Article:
Naaman owned a slave girl from Israel, who knew of the Prophet Elisha and his ability to call upon God for healing. Naaman grabbed at the chance and took a letter of introduction to the King of Israel, his soldiers, and a vast reward for the prophet.  When he got to Israel the response was not good.  The king of Israel thought this was some plot to attack and kill him.  But Elisha told the king to send Naaman to him so that, it might be widely known that “there is a true prophet here in Israel.”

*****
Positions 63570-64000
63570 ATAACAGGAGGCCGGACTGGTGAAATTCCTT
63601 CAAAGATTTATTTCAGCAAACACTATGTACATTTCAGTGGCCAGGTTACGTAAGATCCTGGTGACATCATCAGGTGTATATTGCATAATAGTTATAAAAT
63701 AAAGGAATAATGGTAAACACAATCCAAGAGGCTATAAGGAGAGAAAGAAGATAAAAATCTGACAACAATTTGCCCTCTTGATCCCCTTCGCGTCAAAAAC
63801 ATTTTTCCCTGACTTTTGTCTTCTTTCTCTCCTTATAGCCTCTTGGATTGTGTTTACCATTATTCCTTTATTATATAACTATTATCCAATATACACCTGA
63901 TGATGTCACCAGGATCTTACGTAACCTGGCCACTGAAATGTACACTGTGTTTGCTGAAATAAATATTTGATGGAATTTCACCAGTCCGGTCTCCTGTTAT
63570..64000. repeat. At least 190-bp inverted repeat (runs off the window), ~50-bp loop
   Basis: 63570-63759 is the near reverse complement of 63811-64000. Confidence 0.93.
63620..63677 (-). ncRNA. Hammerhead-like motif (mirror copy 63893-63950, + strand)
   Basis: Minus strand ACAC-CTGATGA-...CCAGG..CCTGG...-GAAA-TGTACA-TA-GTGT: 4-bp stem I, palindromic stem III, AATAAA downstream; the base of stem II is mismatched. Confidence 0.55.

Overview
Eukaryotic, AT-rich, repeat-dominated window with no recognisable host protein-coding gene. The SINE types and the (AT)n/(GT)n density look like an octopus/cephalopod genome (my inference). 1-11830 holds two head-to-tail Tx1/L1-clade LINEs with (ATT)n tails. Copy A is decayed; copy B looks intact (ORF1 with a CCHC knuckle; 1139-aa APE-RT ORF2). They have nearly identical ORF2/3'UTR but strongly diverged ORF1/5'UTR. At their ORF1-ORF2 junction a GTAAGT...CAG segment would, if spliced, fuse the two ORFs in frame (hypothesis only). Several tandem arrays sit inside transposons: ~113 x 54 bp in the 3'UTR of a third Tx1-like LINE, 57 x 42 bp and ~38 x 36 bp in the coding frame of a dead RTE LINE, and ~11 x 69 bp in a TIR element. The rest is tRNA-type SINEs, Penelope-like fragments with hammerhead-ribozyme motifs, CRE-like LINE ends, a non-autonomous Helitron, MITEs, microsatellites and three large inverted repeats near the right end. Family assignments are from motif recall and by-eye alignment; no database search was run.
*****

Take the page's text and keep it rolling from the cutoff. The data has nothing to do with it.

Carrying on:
Naaman had an expectation that this mighty man of God, larger than life, would come out and wave his arms around, maybe touch the leper, and Naaman would be healed, he would pay the prophet for the healing and return home a hero again.  That is not what happened at all.  When he got to Elisha’s door, a servant came out and told him to wash himself 7 times in the river Jordan. What?!?  What kind of prophet was this?  He did not even come out to meet this famous man.  Naaman was enraged. He was so mad, this fake snake charmer would suggest something so dumb, so unexpected, that Naaman started to leave for home, hope for a healing dashed again.  But his men suggested that he do what the prophet’s servant had said. And Naaman did.  And Naaman for the first time in a very long time was truly clean, healed of his disease by the miracle of God’s mighty power, there in a muddy river in a conquered nation.  Finally, Naaman would be able to be touched!  He could eat with other people!  He could take a wife and have children!  Hope was restored for a normal life.  Peace came into the heart of the invading, hated general.